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View Full Version : Toulouse v Castres: your decision?



irishref
22-08-14, 20:08
Interesting scenario arose in the first half of Toulouse v Castres tonight.

Toulouse winger kicks forward (grubber, not in the air) and chases the ball which travels into the Castres 22. He somehow manages to be sliding on his knees on the wet surface when the next contact with the ball is made:

The next contact is the same winger and the ball hits his thigh (ball has not been touched by anyone else after the kick) before bouncing forward off his thigh into the in-goal.

There is a Toulouse support runner who is in front of the ball when the thigh contact is made, and the same support runner dots down to "score" the try.

Referee does not allow the try and gives: a 5m scrum for a knock-on. Your thoughts?

colesy
22-08-14, 20:08
Based on that description, I would have thought the Toulouse support runner was offside.

Ian_Cook
22-08-14, 20:08
Offside. No try is the correct call.

LAW 11 DEFINITIONS
In general play a player is offside if the player is in front of a team-mate who is
carrying the ball, or in front of a team-mate who last played the ball.


irishref
If you are going to suggest that since the ball touched the player by bouncing off his thigh, he didn't actually play it....

General Definitions, page 7
Played: The ball is played when it is touched by a player.

L'irlandais
22-08-14, 21:08
Toby Flood starts at 10 for Stade. :holysheep:

35 minutes of play on the clock : Black 15 kicks ahead for himself to collect. The ball goes forward off his knee as he struggles with the defender for position/possesion. Black14 then touches down in the opposition's in-goal area. The AR alerts the Ref to the "knock-on" & the try is not allowed. The giant screens replayed the action moments later, suggest that Black14 was (ever so slightly) off side. So right decision, as Ian said, but poorly handled by both match officials ; who seemed so sure of themselves (when calling it a "Knock-on" which it clearly wasn't!) on the spur of the moment. They could have asked the video ref, but choose not to. (Paraphrased from "RugbyRama" live blog)

MrQeu
22-08-14, 21:08
Both the AR and the ref were in poor position to make a spot on decision on the knock-on. Play was so close to the in-goal that it merited letting it play and then ask for the TMO.

As for the offside, Canal+ images showed Huget? (or was him Médard?) to be on-line with the play but I'd say it was quite difficult to determine if it was onside or offside. Depending on the replay I was inclined to one or the other.

On the other hand, the YC+RC late in the game were well merited.

Ian_Cook
22-08-14, 21:08
I haven't seen the action was going purely on what the OP described.

MrQeu
22-08-14, 21:08
I know. I was just adding some info and my POV.

Had the ref asked for TMO and then called PK for offside, I wouldn't complain as it seemed a 50-50 call depending on the angle of replay. But it was no knock-on and neither the ref nor the AR were in line with the play but (IIRC) 4-7 meters back, making it quite difficult for them to be sure.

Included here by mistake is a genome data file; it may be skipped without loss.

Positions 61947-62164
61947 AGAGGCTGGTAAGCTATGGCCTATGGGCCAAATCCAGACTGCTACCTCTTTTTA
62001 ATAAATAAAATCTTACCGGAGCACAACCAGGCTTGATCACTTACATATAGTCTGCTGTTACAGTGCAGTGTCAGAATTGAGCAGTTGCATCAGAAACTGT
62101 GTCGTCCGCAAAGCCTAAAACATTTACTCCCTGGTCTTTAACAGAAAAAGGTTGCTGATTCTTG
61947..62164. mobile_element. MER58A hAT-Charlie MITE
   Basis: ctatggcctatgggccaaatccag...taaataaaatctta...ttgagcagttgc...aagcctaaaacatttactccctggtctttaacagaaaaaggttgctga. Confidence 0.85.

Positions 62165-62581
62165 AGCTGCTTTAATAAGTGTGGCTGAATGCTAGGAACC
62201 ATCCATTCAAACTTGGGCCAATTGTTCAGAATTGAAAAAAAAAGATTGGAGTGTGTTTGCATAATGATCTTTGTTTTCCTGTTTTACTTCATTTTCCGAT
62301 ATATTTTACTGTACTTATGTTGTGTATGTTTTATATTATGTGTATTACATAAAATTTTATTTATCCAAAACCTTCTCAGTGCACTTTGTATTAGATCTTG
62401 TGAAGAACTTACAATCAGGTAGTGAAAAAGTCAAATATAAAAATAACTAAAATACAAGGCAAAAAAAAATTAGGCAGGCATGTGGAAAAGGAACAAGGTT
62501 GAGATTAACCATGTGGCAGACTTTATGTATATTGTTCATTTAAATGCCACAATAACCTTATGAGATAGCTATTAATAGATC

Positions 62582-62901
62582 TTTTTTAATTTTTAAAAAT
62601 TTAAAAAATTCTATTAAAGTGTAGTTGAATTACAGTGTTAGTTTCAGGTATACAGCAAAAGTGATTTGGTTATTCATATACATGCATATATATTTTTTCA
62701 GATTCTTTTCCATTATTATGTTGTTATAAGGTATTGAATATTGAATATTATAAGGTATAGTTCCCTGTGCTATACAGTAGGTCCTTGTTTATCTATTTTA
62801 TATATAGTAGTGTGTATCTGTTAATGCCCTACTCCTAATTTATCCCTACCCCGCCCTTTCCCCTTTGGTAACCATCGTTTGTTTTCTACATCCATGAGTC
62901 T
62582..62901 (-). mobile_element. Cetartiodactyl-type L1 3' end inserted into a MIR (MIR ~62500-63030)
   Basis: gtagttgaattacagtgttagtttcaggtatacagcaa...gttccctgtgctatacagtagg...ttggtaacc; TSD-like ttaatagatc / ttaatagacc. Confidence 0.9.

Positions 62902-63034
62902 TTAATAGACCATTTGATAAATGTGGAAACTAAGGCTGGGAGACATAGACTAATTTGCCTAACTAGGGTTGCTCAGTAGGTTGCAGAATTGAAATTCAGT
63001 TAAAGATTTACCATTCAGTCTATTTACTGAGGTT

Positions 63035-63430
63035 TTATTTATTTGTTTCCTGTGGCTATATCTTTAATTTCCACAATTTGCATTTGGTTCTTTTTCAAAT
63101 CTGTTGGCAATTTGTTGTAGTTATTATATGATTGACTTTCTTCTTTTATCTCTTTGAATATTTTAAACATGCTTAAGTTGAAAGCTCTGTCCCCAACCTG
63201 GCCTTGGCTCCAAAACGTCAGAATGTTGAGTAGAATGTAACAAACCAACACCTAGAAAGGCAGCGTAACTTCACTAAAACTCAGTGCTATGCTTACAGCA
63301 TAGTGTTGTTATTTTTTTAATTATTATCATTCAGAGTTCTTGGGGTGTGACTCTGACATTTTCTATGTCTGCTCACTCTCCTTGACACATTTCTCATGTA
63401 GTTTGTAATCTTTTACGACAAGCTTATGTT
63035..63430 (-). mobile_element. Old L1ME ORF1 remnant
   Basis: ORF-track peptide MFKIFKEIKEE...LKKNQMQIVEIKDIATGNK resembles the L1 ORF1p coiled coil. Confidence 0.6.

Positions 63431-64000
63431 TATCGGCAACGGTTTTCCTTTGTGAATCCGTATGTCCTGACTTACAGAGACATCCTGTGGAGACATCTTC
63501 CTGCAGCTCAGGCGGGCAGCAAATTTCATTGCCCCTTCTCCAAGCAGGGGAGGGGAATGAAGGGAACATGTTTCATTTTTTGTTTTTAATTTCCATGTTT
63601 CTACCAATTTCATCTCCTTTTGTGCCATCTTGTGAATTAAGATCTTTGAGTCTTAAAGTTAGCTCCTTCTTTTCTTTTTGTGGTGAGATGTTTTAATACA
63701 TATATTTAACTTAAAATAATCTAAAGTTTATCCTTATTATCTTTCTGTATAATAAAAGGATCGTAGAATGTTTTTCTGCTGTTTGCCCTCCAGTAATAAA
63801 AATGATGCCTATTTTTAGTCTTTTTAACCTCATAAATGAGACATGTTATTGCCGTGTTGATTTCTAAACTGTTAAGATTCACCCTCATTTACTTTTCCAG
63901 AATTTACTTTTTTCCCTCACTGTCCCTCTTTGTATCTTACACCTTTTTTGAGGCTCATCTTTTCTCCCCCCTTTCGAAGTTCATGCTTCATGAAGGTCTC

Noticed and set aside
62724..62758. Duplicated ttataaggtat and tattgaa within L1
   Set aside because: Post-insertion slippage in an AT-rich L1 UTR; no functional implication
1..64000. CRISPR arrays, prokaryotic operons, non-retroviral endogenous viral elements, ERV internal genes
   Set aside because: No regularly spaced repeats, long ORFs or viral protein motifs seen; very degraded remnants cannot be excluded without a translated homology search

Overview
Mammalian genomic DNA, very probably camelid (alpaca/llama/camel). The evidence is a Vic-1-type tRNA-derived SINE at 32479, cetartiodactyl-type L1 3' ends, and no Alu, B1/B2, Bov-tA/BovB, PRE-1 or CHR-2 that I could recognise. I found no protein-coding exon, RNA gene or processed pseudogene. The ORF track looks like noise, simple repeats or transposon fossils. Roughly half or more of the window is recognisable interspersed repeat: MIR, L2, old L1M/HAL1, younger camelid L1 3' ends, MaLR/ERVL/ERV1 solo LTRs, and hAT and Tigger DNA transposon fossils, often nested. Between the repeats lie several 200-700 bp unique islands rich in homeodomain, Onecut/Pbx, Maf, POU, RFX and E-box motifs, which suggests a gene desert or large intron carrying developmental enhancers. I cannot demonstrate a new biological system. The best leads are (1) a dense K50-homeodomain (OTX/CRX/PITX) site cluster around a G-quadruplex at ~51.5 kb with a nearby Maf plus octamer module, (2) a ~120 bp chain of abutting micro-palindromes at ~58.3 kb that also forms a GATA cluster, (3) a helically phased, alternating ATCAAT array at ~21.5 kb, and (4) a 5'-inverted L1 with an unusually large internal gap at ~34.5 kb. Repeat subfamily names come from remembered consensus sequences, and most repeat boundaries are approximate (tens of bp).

I'm no fan of asking for TMO's help every time a score is made, but I think this was the real opportunity to let the play develop and then review. Play was so fast that I thought the whistle was for awarding the try rather than the knock-on.

irishref
22-08-14, 22:08
Hi guys,

Wasn't meaning to suggest anything by the post, just tried my best to describe a situation as I watched the game live. I am interested in the referee's knock-on call, since the ball did not touch hand or arm.

Guyseep
23-08-14, 05:08
Without the benefit of a TMO or instant replay it takes a brave ref to sometimes not call a knock on when to many on the field and the sidelines it looks a lot line one.

I had an incident that while it was the right call got me into a lengthy debate with one of the coaches.
Red team is playing into the sun when Blue team kicks a high up and under that doesn't go very far. Red 15 has the sun in his eyes so as he goes to shield his eyes and then catch it the ball hits his stomach/thigh but definitely doesn't touch his arms or hands at all. ( I was standing a few meters away). The ball rebounds off him and goes a good 15 meters forward. Everyone stops expecting me to blow my whistle but I say "play on, no knock on". Red 15 races forward, scoops up the ball and scores.

Blue coach was livid, even after I explained the call and showed hime the knock on law he was insistent that it should have been called a knock on. Other refs even said they would have called it a knock on because they wouldnt have wanted to deal with the backlash.

crossref
23-08-14, 10:08
I had an incident that while it was the right call got me into a lengthy debate with one of the coaches.